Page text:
BY MOSES NAMPALA & CHARLES OKALEBO
On a sunny morning, a group of juveniles sat in a courtyard at a camp in Namunasa, Kachonga sub-county, Butaleja district. Juveniles are an active, cheerful age-group, but the case was different with the juveniles in the camp. Like children under custody of a highhanded parent or guardian, a stranger will find the little juveniles sad, reserved and elusive.
“These are juveniles attached to the Shalaf Fanatic Muslim sect, who had been lured to join the rebel activities of the Allied Democratic Forces (ADF) in the Democratic Republic of Congo.
They were recently rescued by security authorities,” Muhammed Nasamba said as he guided Saturday Vision around the camp. Since they were handed over to the district authorities, the juveniles have been in the camp because their families have not claimed them.
The LC1 chairman of Namunasa village in Kachonga sub-county with the children at the camp in Butaleja Pictures by Charles Okalebo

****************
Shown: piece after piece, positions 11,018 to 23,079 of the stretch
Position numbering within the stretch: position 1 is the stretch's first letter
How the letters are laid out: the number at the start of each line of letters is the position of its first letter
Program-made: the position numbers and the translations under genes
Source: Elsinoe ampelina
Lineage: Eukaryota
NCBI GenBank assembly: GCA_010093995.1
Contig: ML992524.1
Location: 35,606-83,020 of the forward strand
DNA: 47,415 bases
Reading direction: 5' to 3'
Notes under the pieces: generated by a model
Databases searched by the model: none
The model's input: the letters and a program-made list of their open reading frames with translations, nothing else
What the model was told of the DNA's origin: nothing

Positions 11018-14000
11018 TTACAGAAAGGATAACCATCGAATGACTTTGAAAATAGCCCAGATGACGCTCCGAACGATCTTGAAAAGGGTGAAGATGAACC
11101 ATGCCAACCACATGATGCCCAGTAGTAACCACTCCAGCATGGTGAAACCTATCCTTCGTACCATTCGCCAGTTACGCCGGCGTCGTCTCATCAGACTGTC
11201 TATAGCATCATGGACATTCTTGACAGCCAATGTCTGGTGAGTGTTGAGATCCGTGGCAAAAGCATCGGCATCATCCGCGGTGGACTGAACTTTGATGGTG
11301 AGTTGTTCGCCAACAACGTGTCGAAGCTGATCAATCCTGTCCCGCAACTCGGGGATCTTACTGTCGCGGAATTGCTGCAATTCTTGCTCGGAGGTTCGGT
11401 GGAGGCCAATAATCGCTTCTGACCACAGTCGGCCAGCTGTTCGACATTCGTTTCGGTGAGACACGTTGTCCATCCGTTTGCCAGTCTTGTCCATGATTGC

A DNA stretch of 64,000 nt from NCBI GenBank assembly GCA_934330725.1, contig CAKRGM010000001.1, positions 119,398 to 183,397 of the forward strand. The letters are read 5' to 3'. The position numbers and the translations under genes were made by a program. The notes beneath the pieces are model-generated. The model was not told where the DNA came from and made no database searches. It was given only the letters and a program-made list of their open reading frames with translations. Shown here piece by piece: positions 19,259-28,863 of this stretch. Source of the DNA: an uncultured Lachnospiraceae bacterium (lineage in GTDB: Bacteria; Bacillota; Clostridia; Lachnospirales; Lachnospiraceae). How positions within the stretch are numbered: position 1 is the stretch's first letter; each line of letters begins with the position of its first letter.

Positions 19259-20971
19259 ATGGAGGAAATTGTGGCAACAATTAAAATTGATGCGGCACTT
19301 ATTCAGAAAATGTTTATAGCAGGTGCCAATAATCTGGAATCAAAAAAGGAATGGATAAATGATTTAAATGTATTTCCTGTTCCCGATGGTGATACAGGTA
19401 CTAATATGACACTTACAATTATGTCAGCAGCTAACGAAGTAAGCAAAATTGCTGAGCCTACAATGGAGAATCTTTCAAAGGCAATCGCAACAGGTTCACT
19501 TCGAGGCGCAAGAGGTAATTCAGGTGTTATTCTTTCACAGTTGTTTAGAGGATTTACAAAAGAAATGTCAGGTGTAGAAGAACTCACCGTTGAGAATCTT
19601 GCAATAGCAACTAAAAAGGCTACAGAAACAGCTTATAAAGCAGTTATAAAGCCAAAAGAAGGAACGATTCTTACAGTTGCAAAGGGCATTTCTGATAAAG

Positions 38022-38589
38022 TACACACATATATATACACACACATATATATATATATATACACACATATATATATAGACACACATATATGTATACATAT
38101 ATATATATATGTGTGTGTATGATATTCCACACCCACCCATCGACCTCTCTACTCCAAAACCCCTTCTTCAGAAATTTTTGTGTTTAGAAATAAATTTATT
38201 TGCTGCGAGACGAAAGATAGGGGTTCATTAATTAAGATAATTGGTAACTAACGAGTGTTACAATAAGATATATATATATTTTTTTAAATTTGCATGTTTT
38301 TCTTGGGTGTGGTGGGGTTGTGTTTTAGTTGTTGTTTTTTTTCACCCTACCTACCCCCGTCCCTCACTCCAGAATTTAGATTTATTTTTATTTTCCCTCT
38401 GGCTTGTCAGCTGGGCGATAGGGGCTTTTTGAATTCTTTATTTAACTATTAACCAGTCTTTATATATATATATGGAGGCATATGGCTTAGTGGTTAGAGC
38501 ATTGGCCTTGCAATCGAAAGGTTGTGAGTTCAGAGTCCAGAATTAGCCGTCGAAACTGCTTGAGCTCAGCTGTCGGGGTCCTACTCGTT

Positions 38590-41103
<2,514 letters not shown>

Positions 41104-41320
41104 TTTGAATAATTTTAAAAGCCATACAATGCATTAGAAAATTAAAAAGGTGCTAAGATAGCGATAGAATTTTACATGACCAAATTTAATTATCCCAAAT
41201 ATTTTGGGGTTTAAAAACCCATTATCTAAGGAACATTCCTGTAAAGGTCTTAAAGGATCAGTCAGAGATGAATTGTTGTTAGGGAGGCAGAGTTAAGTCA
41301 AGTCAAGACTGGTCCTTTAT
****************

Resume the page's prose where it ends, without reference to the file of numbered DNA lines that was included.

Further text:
Their parents are still in the bush and the relatives refused to take hem under their custody, for fear of being linked to subversive activities. Over 200 people, the majority of whom are women and children, are living in the camp at Namunasa. “They are wives and children of scores of youth in the area that are suspected to have joined rebel activity,” explains Nasamba, the Namunasa LC 1 chairperson. Chris Mugololo, the Kachonga LC3 chairperson, says the immediate challenge facing the local authorities is providing necessities for the vulnerable children.
Until security operatives cracked down on suspected rebel activity, the needs of the children were being catered for by the Muslim sect. Salama Asima, 12, one of the returnees, says life at the camp is increasingly becoming grim. “Nobody knows the whereabouts of the camp administrator. The food stock in the store ran out two days ago. We have not had meals for the last two days,” a pale Asima says. Years of the indoctrination have resulted into the cult members drawing water from designated points in the community. “They prefer the shallow trenches that they have excavated,” explains Nasamba. “No amount of persuasion could make them change their mentality.” Unlike the sect in Butaleja, which lives in the camp, members in other areas live in their homes. Sources that spoke to Saturday Vision